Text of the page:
Archive for October, 2010

A love note to NOLA

October 31st, 2010

Having returned from eight carefree, sunny days in New Orleans to 78 spam comments on this blog and the chilly, dreary drizzle of November in Vermont, I’d like to take a moment to savor what made my visit so enjoyable.


Certainly not the much-bruited purported pleasures of Bourbon Street.  The “drink ‘til you puke” ethos escapes me, or perhaps it’s more accurate to say that I have escaped it.  It’s a nonstop, perpetual frat party, fueled by a fascinating convergence of social pathologies. I’ll write about that in a later post, maybe.  I did have one drink on Bourbon Street.  It was a rather nice earl grey tea, welcome in the heat of the middle of the afternoon, at a little place called the Candy Bar on the more residential end of the street.

Read the rest of this page »

Middlebury College, November 10

October 29th, 2010

Join me at 9:00 p.m. on November 10, 2010, in the Gamut Room, Hepburn Hall, Middlebury College, Middlebury, Vermont.  I’ll be reading from To Join the Lost and some newer work.  There’s a New Orleans poem that might be ready to be unveiled by then.

Return to the Gamut Room

October 15th, 2010

I’ll be reading from To Join the Lost in the Gamut Room at Middlebury College the evening of Wednesday, November 10, 2010.  Although I’m not sure the feelings it arouses in me could properly be called “nostalgic,” there definitely is a charge for me in returning to this venue.  I was one of the founders of the student-run coffee-house back in 1974, together with Eve Ensler, who actually did most of the organizational work when I bowed out to write my senior thesis.  She may never have forgiven me.  Sorry, Eve.  I’m not sure of the time yet – watch this space.

Gone to the Gulf

October 15th, 2010

I’ll be visiting New Orleans until the end of the month, and won’t be blogging until I get back.  In the meantime, you could buy the book.

We do art because art is what we do

October 12th, 2010

On VPR last week I heard a reporter ask Vermont film maker and arts promoter Jay Craven to explain how the arts can strengthen a community.  I thought the question was a perfect example of our society’s cluelessness about art and its place in human life.  What surprised me was the lameness of Craven’s answer.  Jay Craven is an accomplished artist with interesting and important things to say, but on this occasion he launched into the conventional thoughtless high-minded mooing you get whenever Americans start talking in public about the role of art: art makes you a better person by opening you to different points of view and making you more perceptive and sensitive and tolerant and blah blah blah.  Well, maybe.  Some art might have that effect upon some people, sometimes.  But is that why we do art?  For its medicinal/therapeutic effect?  Because, like eating spinach or taking echinacea in flu season, it’s good for you?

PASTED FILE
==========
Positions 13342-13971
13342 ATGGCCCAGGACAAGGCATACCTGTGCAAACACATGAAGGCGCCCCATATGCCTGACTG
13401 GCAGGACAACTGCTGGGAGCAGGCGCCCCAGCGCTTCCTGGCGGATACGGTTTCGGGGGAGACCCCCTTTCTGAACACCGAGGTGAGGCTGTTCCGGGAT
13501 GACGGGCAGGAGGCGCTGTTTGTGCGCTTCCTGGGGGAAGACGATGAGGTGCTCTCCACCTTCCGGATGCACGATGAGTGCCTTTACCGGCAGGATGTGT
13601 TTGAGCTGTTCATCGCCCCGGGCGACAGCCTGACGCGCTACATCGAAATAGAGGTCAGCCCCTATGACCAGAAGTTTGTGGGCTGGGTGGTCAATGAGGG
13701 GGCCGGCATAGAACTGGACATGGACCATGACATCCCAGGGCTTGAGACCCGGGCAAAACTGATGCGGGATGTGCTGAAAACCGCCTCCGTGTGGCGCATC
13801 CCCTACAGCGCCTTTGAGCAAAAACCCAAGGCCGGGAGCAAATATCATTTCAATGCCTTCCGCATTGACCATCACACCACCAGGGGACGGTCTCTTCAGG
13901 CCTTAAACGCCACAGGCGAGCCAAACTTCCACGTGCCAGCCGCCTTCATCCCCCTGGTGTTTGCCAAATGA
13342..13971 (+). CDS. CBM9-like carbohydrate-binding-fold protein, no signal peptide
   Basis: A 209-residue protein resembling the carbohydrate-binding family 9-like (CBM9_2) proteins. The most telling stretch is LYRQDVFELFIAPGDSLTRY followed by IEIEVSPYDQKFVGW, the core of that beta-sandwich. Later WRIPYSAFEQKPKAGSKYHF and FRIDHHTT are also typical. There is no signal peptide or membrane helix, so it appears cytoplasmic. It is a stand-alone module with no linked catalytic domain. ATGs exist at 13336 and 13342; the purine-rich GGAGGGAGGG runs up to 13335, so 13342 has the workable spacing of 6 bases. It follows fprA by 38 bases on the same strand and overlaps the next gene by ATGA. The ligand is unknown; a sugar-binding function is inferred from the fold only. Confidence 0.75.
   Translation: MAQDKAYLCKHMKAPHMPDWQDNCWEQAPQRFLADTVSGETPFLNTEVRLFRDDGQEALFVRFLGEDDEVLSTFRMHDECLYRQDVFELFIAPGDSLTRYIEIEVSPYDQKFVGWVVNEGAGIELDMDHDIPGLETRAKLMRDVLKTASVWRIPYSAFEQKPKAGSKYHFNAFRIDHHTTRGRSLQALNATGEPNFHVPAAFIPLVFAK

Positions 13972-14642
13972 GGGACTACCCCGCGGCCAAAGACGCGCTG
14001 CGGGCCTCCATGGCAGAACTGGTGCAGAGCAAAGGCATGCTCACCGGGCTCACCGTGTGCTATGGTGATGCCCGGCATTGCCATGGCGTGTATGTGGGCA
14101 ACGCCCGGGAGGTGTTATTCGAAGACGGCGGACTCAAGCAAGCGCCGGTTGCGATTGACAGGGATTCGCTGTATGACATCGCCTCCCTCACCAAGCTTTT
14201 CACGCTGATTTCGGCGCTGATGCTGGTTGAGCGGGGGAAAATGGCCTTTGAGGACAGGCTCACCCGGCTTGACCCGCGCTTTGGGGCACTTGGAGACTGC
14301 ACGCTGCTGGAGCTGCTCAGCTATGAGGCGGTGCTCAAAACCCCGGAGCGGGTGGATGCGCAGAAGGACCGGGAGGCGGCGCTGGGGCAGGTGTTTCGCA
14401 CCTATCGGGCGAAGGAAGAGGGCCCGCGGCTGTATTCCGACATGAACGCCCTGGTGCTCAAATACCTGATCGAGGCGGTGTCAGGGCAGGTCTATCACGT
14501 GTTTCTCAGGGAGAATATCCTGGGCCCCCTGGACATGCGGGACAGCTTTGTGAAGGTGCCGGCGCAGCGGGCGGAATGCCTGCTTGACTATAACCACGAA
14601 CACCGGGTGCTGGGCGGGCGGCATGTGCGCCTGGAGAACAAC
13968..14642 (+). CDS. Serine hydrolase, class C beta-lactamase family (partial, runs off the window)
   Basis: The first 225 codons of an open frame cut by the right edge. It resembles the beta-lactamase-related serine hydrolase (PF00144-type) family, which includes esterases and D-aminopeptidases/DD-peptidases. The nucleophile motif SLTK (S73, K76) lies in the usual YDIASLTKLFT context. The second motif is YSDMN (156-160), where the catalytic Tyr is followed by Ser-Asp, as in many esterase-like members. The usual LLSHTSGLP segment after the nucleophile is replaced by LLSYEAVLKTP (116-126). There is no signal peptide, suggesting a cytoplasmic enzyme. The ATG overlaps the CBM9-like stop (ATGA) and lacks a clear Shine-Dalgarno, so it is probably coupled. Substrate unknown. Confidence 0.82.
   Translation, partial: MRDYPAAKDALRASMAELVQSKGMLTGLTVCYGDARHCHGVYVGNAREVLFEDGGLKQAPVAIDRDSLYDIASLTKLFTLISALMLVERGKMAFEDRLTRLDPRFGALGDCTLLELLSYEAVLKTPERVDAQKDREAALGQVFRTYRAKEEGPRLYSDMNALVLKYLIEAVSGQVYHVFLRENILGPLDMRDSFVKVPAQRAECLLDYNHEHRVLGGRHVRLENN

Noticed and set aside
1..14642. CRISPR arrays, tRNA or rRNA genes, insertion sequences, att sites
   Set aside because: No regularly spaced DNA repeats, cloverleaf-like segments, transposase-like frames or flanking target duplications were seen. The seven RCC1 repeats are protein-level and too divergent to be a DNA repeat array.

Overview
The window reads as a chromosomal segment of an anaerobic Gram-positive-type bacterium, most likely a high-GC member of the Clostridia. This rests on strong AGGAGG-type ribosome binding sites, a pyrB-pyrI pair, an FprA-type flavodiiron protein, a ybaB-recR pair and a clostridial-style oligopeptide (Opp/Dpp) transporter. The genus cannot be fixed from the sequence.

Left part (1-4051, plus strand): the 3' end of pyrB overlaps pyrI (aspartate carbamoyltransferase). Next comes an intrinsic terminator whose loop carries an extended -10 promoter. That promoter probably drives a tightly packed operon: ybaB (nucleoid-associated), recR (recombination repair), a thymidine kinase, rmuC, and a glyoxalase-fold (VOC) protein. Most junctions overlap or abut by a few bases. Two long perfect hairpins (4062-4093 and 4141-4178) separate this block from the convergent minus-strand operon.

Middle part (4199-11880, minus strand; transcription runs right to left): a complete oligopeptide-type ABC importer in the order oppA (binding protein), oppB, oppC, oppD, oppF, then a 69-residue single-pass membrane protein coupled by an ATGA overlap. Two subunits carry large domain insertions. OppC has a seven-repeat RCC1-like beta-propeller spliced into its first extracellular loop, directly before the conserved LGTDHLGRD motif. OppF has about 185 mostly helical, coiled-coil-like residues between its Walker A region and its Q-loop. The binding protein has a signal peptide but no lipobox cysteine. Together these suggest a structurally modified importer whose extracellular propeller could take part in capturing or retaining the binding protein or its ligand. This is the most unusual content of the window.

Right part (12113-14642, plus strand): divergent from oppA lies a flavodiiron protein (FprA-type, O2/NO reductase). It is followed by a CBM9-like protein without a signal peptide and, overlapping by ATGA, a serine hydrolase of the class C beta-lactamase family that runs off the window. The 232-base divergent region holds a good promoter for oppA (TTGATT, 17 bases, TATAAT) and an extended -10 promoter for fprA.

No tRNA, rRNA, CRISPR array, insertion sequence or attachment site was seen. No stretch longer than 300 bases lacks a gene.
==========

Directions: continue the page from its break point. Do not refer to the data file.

Read the rest of this page »

And my much-sought endorsement goes to…

October 4th, 2010

In our highly individualistic society, we sometimes have difficulty perceiving how tribalistic our politics is.  You’d think that progressives, with their sensitivity to issues of class and race, would be particularly aware of this, but even they have blind spots.  A very left-wing friend of mine, for example, is unable to understand what a big deal the election of Obama was.  “So what if he’s black,” he says, “he’s just another middle-of-the-roader.”  This friend doesn’t see much difference between Republicans and Democrats.  They all look the same to him.